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The findings of quite a number of studies suggest that the incidence of heart attacks and related deaths are higher during winter. Reports say that during the chilly winter days, the mortality rate owing to heart attacks may be as much as 50 per cent higher than other times of the year.
Dr. Nilesh Gautam, Senior Interventional Cardiologist, Asian Heart Institute, says, "Multiple factors can increase the incidences of heart attacks and other heart problems increase during winter. Owing to the cold, the heart has to pump more beats per minute in order to circulate warm blood throughout the body. So, the chances of a heart rhythm disorder also go up. During the summer, in a normal individual, the heart is beating at the rate of 70 beats per minute, whereas, in winter it will be 80-84. Another reason is, people tend to remain indoors and when they are exposed to the chilly environment outdoors, there is a sudden surge in their blood pressure. Hence, if your blood pressure tends to shoot up unexpectedly, then there is an increased load on your heart. Moreover, to avoid cold, one stays indoors and becomes lethargic. This can also cause a type of depression called a seasonal affective disorder (SAD), which may cause heart problems. There are increased incidences of an abnormal rhythm of the heart as well. Also, vitamin D deficiency can lead to depression and increase the level of stress on your heart, inviting heart attacks."
He adds, "Older people are more at the risk of heart attacks during winter, as the amount of fat in the body goes down, as they age. Fat is the source of heat generation in your body. If the fat content is less as in older people, the heart will have to beat at a higher rate to circulate warm blood across the body to ensure the optimum functioning of your heart. In the younger individual, this amount of fat can burn and generate more heat so the heart rate variation is not that great. As, the age advances, 10 to 30 per cent blockages in the arteries are common. But, the percentage of heart blockages tend to increase in elderly people during the winter along with an increased heart rate and BP fluctuations. Hence, these factors can put elderly people at the risk of heart attacks."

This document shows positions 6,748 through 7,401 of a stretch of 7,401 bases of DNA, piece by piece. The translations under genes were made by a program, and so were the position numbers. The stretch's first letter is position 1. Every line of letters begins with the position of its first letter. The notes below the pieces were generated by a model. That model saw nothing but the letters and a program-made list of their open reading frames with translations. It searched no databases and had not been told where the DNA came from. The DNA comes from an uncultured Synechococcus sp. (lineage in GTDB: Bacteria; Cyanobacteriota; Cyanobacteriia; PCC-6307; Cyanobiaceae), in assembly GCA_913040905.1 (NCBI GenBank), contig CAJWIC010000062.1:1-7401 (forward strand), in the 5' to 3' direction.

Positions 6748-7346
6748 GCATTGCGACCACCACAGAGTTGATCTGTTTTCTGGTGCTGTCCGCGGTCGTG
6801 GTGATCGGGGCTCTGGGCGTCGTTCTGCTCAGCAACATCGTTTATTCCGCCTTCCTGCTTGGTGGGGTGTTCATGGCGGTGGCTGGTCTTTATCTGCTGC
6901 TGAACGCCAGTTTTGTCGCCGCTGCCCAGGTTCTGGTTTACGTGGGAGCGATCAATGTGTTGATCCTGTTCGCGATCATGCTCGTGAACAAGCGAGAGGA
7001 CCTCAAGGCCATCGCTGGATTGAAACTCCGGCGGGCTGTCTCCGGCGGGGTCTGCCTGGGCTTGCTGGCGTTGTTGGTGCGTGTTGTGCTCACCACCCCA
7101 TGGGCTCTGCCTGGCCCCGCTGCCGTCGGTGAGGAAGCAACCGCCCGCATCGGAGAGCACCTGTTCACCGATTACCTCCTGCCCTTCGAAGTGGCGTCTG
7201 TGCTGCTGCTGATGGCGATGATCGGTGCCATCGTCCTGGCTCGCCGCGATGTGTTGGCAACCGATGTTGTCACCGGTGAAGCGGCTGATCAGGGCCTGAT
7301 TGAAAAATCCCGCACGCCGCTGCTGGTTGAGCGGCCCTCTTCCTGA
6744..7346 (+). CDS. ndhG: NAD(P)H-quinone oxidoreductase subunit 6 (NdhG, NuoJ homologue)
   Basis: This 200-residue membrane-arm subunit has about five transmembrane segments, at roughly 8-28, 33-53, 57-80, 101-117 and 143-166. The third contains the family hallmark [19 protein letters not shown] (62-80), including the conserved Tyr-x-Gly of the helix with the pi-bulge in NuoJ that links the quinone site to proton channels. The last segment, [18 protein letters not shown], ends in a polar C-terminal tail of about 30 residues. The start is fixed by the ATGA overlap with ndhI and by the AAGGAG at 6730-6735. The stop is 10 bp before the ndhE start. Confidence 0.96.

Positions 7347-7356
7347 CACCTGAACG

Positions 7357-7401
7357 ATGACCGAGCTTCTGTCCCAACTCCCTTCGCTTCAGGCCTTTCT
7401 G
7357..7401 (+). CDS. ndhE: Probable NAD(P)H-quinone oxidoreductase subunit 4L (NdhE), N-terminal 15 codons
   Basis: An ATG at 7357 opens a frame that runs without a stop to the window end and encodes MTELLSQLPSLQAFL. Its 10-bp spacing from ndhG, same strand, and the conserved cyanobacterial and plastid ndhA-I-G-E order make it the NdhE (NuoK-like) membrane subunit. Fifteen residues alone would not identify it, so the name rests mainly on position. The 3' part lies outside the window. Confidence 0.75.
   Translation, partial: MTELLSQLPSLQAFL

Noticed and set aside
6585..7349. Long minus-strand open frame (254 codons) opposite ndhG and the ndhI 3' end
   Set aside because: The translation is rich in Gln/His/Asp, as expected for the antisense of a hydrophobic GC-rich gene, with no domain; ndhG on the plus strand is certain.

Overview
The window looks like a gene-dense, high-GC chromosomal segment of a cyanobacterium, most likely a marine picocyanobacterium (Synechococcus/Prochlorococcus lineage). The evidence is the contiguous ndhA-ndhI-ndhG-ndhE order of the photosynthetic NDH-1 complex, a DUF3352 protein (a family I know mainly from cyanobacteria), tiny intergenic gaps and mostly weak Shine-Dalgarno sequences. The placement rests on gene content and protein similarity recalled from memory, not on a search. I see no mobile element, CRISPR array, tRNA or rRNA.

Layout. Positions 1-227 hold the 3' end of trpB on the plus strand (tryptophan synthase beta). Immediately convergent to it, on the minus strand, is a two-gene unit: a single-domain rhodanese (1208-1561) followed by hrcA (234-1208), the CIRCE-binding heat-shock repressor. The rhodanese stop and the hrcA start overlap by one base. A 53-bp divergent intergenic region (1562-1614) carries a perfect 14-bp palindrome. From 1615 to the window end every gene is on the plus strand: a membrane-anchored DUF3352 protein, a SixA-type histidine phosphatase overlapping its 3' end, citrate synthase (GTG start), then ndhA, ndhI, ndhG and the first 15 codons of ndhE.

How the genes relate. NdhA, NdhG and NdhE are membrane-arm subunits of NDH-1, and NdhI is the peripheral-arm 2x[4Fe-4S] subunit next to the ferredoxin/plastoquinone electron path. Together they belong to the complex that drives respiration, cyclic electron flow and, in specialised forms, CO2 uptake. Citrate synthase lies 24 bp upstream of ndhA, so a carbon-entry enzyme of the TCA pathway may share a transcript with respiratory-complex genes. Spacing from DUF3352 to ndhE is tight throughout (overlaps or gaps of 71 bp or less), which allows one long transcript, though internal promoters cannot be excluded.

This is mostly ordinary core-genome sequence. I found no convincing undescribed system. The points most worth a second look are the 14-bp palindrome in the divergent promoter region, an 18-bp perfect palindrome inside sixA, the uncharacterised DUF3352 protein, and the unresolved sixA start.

Here are some heart-friendly hacks suggested by experts. Follow them to safeguard your heart this winter.
Wear winter protection gear
"During those extremely cold days, you should stay indoors and keep your body temperature regulated by wearing socks, gloves, jacket, etc. Avoid venturing out without wearing your protective gear," says Dr. Gautam.
Don't ignore the warning signs
The telling symptoms of a heart attack include chest pain, sweating, breathlessness and so on, and consult your expert immediately in case you experience any of these symptoms. Be more cautious about your body's signals and watch out for them during this season.
"In the morning, avoid exercising outdoors during those chilly days. Instead, you can exercise at home - do yoga, pranayam, squats, lunges and many other exercises, which can keep your body warm and pump up your heart rate. In case you wish to exercise outdoors, step out during in the late afternoon. This could be a good time for a walk. Also, don't forget to warm up before exercising. Moreover, you can include strength training, core exercises and stretching which will help your heart stay in top shape," says Dr. Gautam.
Eat foods which protect your heart
According to Ankita Ghag, Clinical Dietician, InBody India, "You should eat small meals and in controlled proportions. Include green tea in your daily diet which contains flavonoids and eliminates your risk of cardiovascular disease (CVD), by reducing your LDL and triglycerides. Eat garlic which contains a compund called allicin. This can help reduce inflammation and fight major heart diseases like dyslipidemia (having blood lipid levels which are too high or low), CVD. Have turmeric which has curcumin, an antioxidant which boosts immunity and protects your heart. You should also go for walnuts, flax, sesame and chia seeds, salmon and cod liver oil, which are enriched with omega-3 and omega-6 fatty acids and help lower your LDL and triglycerides. Furthermore, eat fibre-rich foods like oats, green leafy veggies, whole cereals and pulses to enhance your heart health. You should avoid eating spicy, oily, junk and sugar-laden foods, alcohol and smoking. These can be the culprits behind your visceral fat levels and put you at the risk of lifestyle diseases like CVD, obesity, hypertension and so on."
Keep your insulin levels in check
Elevated insulin levels can cause insulin resistance, which is considered a major risk factor for heart disease, and more so in the winter. So during this season, you need to be more cautious about your exercise routine and what you put in your mouth. Stay away from refined sugar and follow a low-carb diet.
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